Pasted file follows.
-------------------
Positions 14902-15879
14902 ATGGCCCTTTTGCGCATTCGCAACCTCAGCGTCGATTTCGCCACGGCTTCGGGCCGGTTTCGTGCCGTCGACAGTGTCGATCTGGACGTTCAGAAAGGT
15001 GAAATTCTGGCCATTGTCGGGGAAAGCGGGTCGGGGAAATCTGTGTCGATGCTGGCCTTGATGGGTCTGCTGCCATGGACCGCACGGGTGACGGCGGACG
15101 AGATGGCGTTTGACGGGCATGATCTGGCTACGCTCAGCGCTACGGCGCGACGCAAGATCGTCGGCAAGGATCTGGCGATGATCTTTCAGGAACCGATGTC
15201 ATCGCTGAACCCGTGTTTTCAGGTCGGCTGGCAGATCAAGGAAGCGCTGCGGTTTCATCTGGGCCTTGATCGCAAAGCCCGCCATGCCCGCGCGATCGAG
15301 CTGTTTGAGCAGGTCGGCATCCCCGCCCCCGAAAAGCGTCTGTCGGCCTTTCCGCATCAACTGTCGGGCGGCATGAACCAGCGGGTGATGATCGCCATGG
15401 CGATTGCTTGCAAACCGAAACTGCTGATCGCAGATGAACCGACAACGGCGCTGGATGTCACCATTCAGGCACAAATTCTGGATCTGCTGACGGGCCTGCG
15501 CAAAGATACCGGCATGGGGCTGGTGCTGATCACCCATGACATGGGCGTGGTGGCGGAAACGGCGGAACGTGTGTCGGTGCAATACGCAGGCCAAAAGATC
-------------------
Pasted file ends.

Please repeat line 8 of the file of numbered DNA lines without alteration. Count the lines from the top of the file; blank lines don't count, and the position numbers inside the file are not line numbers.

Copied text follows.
15501 CAAAGATACCGGCATGGGGCTGGTGCTGATCACCCATGACATGGGCGTGGTGGCGGAAACGGCGGAACGTGTGTCGGTGCAATACGCAGGCCAAAAGATC